\omega_{\xi}\cos{\alpha}-\omega_{\eta}\sin{\alpha} = \cos(\xi\cos{\alpha}-\eta\sin{\alpha})<br />

    Last part inside the cosine is because:
    x = \xi\cos{\alpha}-\eta\sin{\alpha}
    I am still not sure how to solve for \eta though.
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  10. #10
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    Quote Originally Posted by dwsmith View Post
    I am still not sure how to solve for \eta though.
    You are trying to solve for g(\eta).

    If you just simplify with the constraints (using what you found for \omega), you should get something of the form:
    Ag'(\eta) + Bg(\eta) = e^{C\eta}cos(D\eta) where A,B,C,D are known constants (expressed in terms of \alpha).
    Remeber \alpha is just a constant, and so is sin(\alpha) and cos(\alpha).
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  11. #11
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    Quote Originally Posted by snowtea View Post
    Ag'(\eta) + Bg(\eta) = e^{C\eta}cos(D\eta)
    I don't know how you obtained this equation though.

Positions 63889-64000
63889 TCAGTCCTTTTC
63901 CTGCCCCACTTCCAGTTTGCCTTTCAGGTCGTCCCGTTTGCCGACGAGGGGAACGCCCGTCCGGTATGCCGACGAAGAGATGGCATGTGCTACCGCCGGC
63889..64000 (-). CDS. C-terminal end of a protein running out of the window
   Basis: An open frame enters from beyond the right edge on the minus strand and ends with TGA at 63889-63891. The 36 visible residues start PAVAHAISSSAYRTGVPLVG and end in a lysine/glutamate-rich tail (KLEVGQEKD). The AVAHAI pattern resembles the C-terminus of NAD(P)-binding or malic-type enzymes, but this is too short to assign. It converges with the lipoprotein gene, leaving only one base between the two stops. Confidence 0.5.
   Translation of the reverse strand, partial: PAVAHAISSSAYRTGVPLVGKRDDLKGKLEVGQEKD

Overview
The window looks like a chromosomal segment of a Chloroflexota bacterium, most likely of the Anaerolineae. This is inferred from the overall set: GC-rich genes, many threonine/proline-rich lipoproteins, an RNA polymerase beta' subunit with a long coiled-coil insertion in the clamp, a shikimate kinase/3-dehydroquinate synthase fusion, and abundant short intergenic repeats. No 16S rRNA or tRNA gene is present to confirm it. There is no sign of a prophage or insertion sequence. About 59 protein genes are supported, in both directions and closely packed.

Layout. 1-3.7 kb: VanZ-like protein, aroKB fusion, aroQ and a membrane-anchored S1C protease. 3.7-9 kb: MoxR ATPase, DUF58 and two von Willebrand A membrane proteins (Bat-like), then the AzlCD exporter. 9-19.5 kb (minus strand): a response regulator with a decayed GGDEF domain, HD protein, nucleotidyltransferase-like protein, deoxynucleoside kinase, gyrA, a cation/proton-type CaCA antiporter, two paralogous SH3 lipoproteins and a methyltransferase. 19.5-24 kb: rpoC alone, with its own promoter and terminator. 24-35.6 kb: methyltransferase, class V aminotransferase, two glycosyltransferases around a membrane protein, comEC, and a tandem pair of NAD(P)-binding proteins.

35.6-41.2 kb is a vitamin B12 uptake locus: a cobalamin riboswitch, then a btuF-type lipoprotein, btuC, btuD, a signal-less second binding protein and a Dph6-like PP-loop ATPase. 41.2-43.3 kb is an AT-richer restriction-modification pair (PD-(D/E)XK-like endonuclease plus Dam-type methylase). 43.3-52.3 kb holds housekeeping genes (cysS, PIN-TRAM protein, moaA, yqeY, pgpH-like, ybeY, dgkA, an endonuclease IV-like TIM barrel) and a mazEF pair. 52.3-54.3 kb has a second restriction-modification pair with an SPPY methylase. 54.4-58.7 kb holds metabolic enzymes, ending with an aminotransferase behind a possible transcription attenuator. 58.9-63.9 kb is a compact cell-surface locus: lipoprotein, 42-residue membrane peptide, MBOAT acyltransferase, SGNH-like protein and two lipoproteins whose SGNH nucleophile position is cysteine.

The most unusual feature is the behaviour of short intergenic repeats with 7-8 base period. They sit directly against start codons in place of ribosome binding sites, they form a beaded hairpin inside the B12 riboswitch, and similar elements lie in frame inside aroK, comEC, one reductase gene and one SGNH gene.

I already found A and C which are 1 and -1, respectively.
    Last edited by dwsmith; January 9th 2011 at 12:09 PM.
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  12. #12
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    Snowtea,

    unfortunately, I have no idea how to solve the problem using your method but I was able to obtain the solution.

    \displaystyle<br />
\begin{vmatrix}A&B\\C&D\end{vmatrix}\neq 0

    B and D are arbitrary and since y=0\Rightarrow y=0=-\xi+D\eta, let D = 0.

    y=0=-\xi

    Now, let B = 1.

    x=\xi+\eta\Rightarrow\eta=x-\xi=x+y

    \omega(\xi,\eta)=1+\exp{(-\xi)}g(\eta)\Rightarrow u(x,y)=1+\exp{(y)}g(x+y)

    u(x,0)=1+g(x)=\sin{x}\Rightarrow g(x)=\sin{(x)}-1

    u(x,y)=1+\exp{(y)}[\sin{(x+y)}-1]
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  13. #13
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    Quote Originally Posted by dwsmith View Post
    I don't know how you obtained this equation though.

    I already found A and C which are 1 and -1, respectively.
    A,B,C,D were actually new constants (just to indicate the form of the DE for g(eta)). They are different from the ones you used above. I forgot that you used them.
    Sorry for the confusion.

    Glad you got the right solution though.